Organizing the Hyderabad conference was not only a response to a great environmental catastrophe, caused by waterlogging and salinity in Sindh, but also an effort to involve grassroots groups in issues pertaining to natural resource management. It was also designed to promote dialogue between government, aid agencies and NGOs on these vital issues.


Sindh NGO Commission to Fight Waterlogging and Salinity

As a follow-up to this conference, a Sindh NGO Commission on Waterlogging and Salinity" was formed. NGOs from all districts of Sindh are represented on the commission. In October 1994, the commission held its first meeting and elections in Hyderabad. SCOPE was elected Central Focal Point of the commission, with the assistance of four NGOs from four divisions of Sindh. The commission has also adopted terms of reference set its strategy for the future.

Arid Zone

SCOPE has been implementing a Support Programme for Arid Zone Development for rehabilitate rural agribusiness, in an effort to eliminate extreme poverty in the vast arid areas around Karachi. this takes place with the active participation of the people of 12 villages and entails the development of water resources, conservation of available water resource-stock, reforestation of arid zones for controlled cattle grazing, and plantation of high-income yielding bushes and tress. The programme is being implemented with the help of local NGOs, to whom SCOPE has providing guidance and training.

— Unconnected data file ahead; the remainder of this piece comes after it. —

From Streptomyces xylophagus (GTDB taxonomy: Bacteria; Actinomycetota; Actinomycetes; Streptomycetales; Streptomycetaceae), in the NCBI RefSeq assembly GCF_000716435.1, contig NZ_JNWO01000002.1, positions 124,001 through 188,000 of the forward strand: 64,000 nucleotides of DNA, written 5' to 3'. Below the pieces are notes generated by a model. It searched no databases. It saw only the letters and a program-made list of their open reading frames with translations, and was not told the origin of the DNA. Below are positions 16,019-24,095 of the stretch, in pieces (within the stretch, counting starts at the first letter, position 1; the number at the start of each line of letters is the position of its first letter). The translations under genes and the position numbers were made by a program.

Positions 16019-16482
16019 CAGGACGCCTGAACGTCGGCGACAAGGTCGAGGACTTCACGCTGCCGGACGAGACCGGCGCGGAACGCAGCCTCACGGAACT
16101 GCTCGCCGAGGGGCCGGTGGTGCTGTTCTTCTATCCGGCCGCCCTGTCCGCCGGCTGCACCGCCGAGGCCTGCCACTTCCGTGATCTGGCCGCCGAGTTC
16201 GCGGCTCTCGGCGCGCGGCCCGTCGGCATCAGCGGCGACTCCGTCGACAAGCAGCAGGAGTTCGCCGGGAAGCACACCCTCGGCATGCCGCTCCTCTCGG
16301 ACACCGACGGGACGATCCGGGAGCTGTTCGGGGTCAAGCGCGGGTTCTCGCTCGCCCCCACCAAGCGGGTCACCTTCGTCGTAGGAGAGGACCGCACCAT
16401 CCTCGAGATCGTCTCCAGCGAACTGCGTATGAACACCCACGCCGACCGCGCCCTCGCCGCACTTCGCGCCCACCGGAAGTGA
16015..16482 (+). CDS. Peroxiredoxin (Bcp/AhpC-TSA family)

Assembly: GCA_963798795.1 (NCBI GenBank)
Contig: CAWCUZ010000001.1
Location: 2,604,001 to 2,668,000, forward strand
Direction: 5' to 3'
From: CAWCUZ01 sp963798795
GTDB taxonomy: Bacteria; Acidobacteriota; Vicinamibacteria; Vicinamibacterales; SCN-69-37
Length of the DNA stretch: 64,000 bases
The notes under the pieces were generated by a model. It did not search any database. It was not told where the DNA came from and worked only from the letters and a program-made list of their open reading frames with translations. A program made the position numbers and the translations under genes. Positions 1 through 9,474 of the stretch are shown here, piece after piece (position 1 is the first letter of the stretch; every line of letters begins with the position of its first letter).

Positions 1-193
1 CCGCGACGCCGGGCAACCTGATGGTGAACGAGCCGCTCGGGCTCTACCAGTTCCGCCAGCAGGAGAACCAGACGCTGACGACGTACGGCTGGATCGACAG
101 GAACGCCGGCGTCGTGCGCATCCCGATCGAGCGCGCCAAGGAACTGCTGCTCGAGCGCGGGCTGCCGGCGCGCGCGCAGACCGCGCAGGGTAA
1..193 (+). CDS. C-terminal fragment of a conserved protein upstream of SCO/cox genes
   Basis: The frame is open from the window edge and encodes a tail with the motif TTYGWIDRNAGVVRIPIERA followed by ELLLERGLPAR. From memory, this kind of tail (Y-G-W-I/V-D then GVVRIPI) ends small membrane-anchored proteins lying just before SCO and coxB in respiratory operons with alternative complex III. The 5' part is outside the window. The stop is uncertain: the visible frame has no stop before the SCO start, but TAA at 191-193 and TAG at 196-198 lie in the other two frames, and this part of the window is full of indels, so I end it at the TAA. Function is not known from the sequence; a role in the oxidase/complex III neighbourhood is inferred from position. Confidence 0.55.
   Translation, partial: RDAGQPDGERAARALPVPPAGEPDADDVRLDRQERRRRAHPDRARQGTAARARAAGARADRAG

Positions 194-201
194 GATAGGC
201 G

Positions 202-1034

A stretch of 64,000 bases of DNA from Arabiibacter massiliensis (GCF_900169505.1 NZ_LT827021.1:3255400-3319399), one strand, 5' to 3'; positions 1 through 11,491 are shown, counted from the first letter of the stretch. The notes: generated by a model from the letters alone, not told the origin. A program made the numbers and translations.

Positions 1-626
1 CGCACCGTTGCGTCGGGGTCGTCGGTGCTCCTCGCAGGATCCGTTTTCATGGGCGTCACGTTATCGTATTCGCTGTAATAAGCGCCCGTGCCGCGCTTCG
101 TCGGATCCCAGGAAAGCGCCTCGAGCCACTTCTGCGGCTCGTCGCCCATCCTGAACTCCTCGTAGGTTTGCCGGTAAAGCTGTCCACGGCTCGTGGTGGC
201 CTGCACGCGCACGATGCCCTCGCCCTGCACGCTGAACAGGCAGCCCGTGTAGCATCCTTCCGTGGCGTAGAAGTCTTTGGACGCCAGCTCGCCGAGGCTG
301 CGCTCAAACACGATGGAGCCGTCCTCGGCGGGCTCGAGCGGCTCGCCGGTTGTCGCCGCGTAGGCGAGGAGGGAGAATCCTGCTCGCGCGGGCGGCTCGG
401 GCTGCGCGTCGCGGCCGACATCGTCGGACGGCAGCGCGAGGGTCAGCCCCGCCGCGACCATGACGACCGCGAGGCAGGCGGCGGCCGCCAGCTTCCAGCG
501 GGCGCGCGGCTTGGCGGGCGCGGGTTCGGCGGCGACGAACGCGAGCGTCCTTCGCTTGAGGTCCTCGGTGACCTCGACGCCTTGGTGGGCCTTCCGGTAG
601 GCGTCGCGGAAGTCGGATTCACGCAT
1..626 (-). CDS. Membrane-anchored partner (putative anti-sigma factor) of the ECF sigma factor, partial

SCOPE is also the Regional Focal Point for RIOD in Asia. RIOD is the International NGOs Network on Desertification. In this capacity, SCOPE recently organized an Asian NGOs conference on the implementation of the convention to combat desertification in Islamabad on 27-30 January 1996. The conference was attended by 100 NGO representatives and farmers.


UNCED: The Learning Experience

For us the UNCED has been a continuing source of energy for our work which gives us a new lease of life under the most unfavourable and hostile circumstances. Agenda 21 strengthened our belief that the solution of most complicated problems related to environment and sustainable development is concealed in this document which was negotiated by the governments and civil society in the true sense of responsibility.